2) Central Air

A lot of homes have stop-gap cooling measures like window AC units or free-standing room heaters. Not only are these bulky, they’re also less efficient than a centralized air system with sealed ducts, clean vents, and a single well-built appliance managing all your cooling and occasional heating needs. The more streamlined your ADU design is, the less power it will use.

3) Low-Watt Appliances

Appliances come in a wide selection of quality and efficiency. No matter what kind of appliance you’re looking for, from [amazon_textlink asin=’B074BXLK17′ text=’washing machines’ template=’ProductLink’ store=’ownbuilddesig-20′ marketplace=’US’ link_id=’d6319d19-e67f-11e7-b5dc-2fc330d35f0b’] to water heaters, there will be options that consume less power for the same high-quality performance. With just a little bit of research, you should be able to fully equip your ADU with appliances that will combine into a significant reduction in power consumption for you and your ADU residents.

4) Solar Panels and Micro-Grid

Now that you’ve ensured that the ADU will consume the minimal amount of energy, you have the opportunity to have it compensate for its own power consumption, possibly reaching net-zero and removing the ADU from your power bill entirely. All you need is a modest solar panel array and a battery bank that can support the home’s power consumption overnight and maybe a day or two of clouds.

5) Smart Home

The final power-saving and incidentally delightful solution is integrating IoT smart home features. Wifi-controlled and programmable LED lights are not only more efficient, they can also be turned off from anywhere and turn themselves off when no one is home. A smart thermostat can ensure that the AC is never running when the house is empty. You can even install smart outlets to control normal appliances from your phone or on an efficient timer.

The more efficiently your ADU has been designed and built, the more inexpensive it will be to keep running comfortably and maintain in the years to come. From good insulation to lights that turn themselves off, with a little bit of forward thinking, you can reduce the amount of power your ADU consumes and possibly even generate all the power it needs to run every appliance in the home. For more helpful tips on building a new ADU for your family or rental use, contact us today!


5 Decisions to Make Before Starting Your ADU Construction

This entry is part 4 of 13 in the series Accessory Dwelling Unit



If you want a source of passive income and to do a community service at the same time, a rare opportunity to be sure, there’s no better option than constructing an ADU (accessory dwelling unit) on your property. This is Honolulu’s best answer to the increasingly pressing crunch for affordable housing and while there are some very specific rules, it’s a great chance for current homeowners to significantly increase the value of their property, provide a new home to family or renters in need, and enjoy the excitement of a new project literally in your [amazon_textlink asin=’B01FLO0TWI’ text=’backyard’ template=’ProductLink’ store=’ownbuilddesig-20′ marketplace=’US’ link_id=’6957f4aa-e67a-11e7-ba81-156c15ca43e3′]. However, before you start putting up timbers, there are a few important decisions you need to make.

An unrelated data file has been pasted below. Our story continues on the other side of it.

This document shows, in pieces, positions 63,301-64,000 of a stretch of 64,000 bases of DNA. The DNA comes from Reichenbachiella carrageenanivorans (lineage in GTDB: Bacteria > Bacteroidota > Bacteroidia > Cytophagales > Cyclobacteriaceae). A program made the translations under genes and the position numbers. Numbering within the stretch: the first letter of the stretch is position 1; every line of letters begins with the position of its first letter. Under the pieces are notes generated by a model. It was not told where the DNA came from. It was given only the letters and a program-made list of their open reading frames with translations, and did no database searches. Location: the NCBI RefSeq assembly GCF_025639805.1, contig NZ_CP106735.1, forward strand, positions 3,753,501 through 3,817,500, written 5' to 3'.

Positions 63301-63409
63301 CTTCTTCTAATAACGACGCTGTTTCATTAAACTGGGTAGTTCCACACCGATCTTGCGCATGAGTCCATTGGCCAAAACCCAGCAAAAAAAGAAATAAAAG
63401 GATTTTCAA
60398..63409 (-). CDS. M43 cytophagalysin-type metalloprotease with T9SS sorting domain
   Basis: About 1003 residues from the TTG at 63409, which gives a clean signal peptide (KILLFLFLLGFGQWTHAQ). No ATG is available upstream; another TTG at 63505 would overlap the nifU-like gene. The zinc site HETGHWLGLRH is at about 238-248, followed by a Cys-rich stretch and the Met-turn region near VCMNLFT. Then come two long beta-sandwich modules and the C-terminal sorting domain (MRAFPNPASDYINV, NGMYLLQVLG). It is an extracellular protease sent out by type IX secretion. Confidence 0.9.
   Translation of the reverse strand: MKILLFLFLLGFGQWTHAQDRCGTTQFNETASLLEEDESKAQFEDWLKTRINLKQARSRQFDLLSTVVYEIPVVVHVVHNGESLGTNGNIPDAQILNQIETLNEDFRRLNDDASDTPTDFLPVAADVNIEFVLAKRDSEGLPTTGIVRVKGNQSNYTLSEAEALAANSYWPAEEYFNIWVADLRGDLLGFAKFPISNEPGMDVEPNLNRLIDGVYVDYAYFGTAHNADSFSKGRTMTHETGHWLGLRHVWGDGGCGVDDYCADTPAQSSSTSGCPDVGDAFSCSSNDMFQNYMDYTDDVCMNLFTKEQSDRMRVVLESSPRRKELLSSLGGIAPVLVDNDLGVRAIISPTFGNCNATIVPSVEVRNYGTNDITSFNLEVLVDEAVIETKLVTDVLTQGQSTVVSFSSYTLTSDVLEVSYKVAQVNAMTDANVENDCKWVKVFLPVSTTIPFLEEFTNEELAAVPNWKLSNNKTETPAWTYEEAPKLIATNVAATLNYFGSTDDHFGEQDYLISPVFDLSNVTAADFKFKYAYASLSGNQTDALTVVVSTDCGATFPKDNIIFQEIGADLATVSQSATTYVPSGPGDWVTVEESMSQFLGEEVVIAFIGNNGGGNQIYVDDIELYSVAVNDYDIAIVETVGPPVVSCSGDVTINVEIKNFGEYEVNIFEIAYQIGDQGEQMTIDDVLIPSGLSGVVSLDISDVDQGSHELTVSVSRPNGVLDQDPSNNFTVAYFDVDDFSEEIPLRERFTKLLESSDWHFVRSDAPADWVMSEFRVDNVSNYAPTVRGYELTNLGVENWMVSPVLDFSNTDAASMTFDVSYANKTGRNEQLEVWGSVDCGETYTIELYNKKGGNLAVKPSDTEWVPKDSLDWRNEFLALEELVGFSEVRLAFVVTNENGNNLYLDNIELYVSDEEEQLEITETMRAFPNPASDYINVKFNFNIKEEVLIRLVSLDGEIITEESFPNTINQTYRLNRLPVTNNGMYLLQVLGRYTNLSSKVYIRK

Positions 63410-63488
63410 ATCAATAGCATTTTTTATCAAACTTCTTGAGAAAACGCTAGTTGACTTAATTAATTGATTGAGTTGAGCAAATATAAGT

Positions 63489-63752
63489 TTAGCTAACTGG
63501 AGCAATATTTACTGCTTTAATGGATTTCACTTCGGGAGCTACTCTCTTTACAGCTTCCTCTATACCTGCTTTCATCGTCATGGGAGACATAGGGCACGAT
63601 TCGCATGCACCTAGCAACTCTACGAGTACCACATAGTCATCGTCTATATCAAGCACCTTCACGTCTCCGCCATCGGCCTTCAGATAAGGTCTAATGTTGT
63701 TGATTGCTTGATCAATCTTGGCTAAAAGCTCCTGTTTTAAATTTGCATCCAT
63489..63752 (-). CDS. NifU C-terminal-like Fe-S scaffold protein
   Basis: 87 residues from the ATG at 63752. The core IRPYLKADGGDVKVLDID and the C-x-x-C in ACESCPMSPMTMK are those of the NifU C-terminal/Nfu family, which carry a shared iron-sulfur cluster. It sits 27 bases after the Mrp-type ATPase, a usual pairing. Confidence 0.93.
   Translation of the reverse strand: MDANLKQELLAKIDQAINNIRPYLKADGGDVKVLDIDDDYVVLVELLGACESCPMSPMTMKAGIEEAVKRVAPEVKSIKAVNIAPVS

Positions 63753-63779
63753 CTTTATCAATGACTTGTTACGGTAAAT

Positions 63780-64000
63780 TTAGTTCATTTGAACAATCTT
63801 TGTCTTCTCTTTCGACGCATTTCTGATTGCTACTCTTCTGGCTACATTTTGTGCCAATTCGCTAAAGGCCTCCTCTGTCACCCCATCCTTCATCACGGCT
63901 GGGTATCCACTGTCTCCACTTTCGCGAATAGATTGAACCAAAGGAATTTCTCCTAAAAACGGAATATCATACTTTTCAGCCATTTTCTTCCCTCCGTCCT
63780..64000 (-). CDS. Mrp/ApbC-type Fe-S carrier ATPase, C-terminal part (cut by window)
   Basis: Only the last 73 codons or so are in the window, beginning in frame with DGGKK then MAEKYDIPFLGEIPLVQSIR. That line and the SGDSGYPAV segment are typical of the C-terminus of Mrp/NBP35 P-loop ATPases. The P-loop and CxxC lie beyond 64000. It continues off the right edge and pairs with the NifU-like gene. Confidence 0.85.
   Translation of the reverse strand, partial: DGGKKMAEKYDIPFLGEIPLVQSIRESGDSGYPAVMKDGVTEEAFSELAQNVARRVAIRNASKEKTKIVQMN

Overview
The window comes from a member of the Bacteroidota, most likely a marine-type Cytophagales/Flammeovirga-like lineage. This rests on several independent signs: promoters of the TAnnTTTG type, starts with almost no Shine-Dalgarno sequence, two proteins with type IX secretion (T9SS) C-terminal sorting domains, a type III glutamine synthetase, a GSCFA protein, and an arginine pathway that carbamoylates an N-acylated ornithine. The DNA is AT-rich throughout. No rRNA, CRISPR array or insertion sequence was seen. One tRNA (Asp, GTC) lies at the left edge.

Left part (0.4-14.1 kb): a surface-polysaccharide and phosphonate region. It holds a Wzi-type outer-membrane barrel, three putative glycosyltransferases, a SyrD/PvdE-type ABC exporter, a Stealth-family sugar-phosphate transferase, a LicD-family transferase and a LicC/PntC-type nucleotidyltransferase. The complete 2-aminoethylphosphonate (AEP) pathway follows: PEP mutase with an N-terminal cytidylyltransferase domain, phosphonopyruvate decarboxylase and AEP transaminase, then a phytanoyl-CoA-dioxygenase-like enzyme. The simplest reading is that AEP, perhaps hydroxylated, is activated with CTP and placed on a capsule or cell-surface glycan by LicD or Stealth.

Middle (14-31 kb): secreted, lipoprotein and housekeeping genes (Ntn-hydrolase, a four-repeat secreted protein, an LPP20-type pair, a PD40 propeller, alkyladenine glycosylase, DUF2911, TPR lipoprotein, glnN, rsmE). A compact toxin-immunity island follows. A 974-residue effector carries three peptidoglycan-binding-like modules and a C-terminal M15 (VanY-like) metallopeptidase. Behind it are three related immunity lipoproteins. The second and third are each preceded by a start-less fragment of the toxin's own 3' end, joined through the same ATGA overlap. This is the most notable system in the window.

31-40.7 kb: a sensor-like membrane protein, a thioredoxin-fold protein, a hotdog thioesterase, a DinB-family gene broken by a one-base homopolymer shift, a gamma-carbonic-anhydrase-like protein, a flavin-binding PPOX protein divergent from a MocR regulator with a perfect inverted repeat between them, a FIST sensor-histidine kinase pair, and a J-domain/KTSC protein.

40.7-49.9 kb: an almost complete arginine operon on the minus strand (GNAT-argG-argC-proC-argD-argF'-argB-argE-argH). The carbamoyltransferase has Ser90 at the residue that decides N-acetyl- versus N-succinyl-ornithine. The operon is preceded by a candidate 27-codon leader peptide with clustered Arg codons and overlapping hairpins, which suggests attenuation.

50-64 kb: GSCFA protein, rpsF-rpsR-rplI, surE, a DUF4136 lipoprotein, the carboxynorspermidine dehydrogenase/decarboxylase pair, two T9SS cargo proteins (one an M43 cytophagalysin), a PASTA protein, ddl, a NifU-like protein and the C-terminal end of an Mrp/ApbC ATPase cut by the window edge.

1) Is the ADU for You, Family, or Renters?

The reason you’re building an ADU will shape every other decision you make, so you might as well start at square one. ADUs can serve a number of interesting, helpful, and profitable purposes depending on how they are used. If you (the homeowner) plan to move into the ADU and leave the main house for the family or high-dollar renters, the design should be fit to your personal needs. If the ADU is to house an overflow of family, consider their preferences and look into ohana housing instead, which has fewer regulations but isn’t as versatile if the family moves out. Finally, if you’re planning for renters, you’ll want the ADU to be as welcoming as possible for anyone who might move in.

2) Would it be better Attached or Detached from the Main House?

You may not have realized it, but ADUs can absolutely be built as an attachment to your main house. In some cases, this may be the only way to achieve the required number of parking spots or fit the second dwelling onto an oddly shaped lot. That said, attached ADUs are more ideal for the family as you’ll be living in close proximity, along with sharing a wall and possibly a door to the main house. For ADUs you plan to rent or plan to eventually be able to rent, later on, it would be better to build a detached dwelling for added privacy and personal space.

3) Are You Prepared for a Very Small Dwelling?

ADUs come with a maximum size restriction depending on the square footage of your lot, and these can be pretty darn small. If your lot is between 3,500 and 5,000 sq ft, your ADU could have a maximum size of 400 to 800 sq ft. That may be smaller than you’re imagining. With 400 sq ft, there’s usually enough room for one bedroom with a full to [amazon_textlink asin=’B01KGRAHJ0′ text=’queen sized bed’ template=’ProductLink’ store=’ownbuilddesig-20′ marketplace=’US’ link_id=’93f69a54-e67a-11e7-934c-89a72daf9e9d’], a compact kitchen/living/dining area, and a small bathroom. Once you know how big an ADU you can build, take a walk through a few models and existing homes around the same size to really get a feel for the functional size of the home. That said, people have reported living comfortably in less than 200 sq ft.

4) Can You Convert an Existing Accessory Structure?